Service-learning program gives medical students access to community-based educational experiences
The Ohio State University College of Medicine’s innovative Lead.Serve.Inspire.” (LSI) curriculum prepares medical students to become successful doctors by combining hands-on education with real-world experience. Although most of the LSI focuses on increasing medical knowledge or professional growth, the service-learning aspect of the curriculum, called the Community Health Education (CHE) program, is known for its unique impact on students. The CHE program involves a community-based project that students complete over the course of one calendar year during their time in medical school. The program simultaneously aims to enrich the students’ leadership skills and assist local community organizations to improve their mission and scope of services. Mark Troyer, MD, MPH, assistant professor of Internal Medicine at the Ohio State College of Medicine also serves as course director of the CHE. Dr. Troyer believes this mutually beneficial project allows students to give underserved populations a stronger voice and additional resources.
“So much of our medical education involves seeing people only as patients,” Dr. Troyer says. “And part of the value of this course is that it helps students to see people as people, and to see them in their communities, outside of our clinics.”
Participating students usually work in groups of four to ten, and these groups pair with a Columbus organization that hosts the students’ CHE project. Examples of community partners include Asian American Community Services, the Center for Family Safety and Healing and La Clínica Latina.
One CHE group, which was formed by current medical students Noah Takacs, Diego Ibarra, Farah Almhana, Elizabeth Caraballo Torrealba, Teja Mallela, Matthew Mears, Akshar Patel and Samuel Paul, collaborates with Walk with a Doc, a physician-led walking group that helps the community stay active, make connections and learn more about health and well-being. Physicians start out each walk by giving a short talk on a health-related topic, which spurs conversation throughout the walk and presents topics in a less formal way compared to an office visit.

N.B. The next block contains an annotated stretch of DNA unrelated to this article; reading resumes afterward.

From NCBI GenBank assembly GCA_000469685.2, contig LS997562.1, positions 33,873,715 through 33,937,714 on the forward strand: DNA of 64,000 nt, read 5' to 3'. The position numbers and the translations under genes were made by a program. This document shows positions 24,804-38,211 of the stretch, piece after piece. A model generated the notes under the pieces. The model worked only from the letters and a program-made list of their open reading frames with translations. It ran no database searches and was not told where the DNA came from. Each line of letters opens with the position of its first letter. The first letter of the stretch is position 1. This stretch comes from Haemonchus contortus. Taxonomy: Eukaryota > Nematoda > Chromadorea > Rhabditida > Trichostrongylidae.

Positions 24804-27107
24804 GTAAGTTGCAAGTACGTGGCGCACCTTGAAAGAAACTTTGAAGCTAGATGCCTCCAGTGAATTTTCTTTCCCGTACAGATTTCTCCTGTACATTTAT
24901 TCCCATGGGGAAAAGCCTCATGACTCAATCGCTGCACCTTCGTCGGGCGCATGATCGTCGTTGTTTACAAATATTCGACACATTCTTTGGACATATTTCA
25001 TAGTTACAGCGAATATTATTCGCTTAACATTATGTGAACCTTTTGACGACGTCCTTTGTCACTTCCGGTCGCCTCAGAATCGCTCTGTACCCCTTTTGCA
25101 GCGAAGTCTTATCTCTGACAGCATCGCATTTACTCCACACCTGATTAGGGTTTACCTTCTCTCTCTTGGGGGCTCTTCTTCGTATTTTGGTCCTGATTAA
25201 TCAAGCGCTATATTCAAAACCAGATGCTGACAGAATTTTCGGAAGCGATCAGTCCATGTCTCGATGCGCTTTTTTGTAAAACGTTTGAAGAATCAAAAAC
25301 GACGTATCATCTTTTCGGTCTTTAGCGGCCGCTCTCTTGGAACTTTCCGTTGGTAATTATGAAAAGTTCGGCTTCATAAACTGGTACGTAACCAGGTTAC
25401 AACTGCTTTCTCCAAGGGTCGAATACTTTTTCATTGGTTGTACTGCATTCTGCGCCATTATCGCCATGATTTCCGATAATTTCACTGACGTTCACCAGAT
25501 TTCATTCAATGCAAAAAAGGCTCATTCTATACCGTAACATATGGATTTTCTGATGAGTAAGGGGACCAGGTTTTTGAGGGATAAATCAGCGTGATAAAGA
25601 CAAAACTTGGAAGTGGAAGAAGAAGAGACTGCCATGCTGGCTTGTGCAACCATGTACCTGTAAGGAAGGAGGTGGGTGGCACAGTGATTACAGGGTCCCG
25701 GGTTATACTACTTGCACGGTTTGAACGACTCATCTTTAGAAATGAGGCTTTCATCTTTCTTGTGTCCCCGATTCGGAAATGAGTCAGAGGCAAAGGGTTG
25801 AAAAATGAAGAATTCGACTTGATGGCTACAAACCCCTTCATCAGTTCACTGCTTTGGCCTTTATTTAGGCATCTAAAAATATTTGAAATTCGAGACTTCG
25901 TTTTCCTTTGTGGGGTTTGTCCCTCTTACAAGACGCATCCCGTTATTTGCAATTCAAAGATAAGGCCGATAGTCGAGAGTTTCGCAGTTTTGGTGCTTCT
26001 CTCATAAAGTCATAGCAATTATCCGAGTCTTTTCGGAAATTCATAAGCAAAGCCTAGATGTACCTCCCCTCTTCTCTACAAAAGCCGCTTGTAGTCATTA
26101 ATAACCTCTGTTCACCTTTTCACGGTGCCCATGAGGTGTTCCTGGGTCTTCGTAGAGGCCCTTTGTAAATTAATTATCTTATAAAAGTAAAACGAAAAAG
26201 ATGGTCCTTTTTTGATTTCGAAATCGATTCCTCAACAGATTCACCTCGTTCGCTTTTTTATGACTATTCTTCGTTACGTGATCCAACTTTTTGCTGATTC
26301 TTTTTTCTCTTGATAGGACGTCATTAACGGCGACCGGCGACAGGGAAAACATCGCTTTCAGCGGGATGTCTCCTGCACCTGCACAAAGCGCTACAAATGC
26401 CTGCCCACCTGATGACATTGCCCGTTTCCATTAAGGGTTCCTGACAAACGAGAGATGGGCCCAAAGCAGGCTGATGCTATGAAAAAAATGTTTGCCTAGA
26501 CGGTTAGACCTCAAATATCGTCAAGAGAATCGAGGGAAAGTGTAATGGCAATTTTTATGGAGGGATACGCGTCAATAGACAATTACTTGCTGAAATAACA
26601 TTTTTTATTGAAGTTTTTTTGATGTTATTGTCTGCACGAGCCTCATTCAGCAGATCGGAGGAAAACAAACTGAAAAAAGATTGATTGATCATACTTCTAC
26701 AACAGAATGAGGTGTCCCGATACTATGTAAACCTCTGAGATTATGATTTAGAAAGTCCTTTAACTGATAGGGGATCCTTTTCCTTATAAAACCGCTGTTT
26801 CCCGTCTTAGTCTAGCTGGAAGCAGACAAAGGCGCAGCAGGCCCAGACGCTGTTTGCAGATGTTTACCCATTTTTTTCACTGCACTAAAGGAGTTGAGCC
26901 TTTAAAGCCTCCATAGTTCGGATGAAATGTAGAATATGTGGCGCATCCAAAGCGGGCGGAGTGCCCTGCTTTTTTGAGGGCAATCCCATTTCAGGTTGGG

“Our project with Walk with a Doc is focused on better understanding the population that the organization currently serves and taking a look at how we can increase the diversity of patients they help,” Caraballo Torrealba says. “While most of this work is done behind the scenes through data analysis, we'll also be volunteering with the organization to help lead some of the walking events, with the goal of helping more people get involved.”
After learning more about the demographics of their assigned community, students first complete a needs assessment at the beginning of the year to understand what kind of partnership would best support their organization. Then, with the help of community leaders, students design a project implementation plan to organize a health-promoting activity that benefits the organization. The final stage of the project involves reflections and a presentation to other groups that focuses on struggles and accomplishments of their activity.
The framework of the curriculum emphasizes collaboration and problem solving. Dr. Troyer explains that students will be working in team settings for the rest of their lives, and knowing how to work with people from diverse backgrounds can help them become better doctors.
“We want to train doctors to care for diverse communities,” Dr. Troyer says. “This opportunity delivers students into communities of diverse individuals, so that they can be comfortable and effective at taking care of them. That’s part of the value set of our college of medicine and the university itself.”
The students in the Walk with a Doc group recognize the value of the CHE program and how the meaningful experiences from this project will stay with them throughout their medical careers.
“Our project serves as a constant reminder that one of our roles as future healthcare providers is to ensure that our patients are equipped with the necessary knowledge to help them understand their medical condition and their needs to improve their mental and physical well-being,” Mallela says.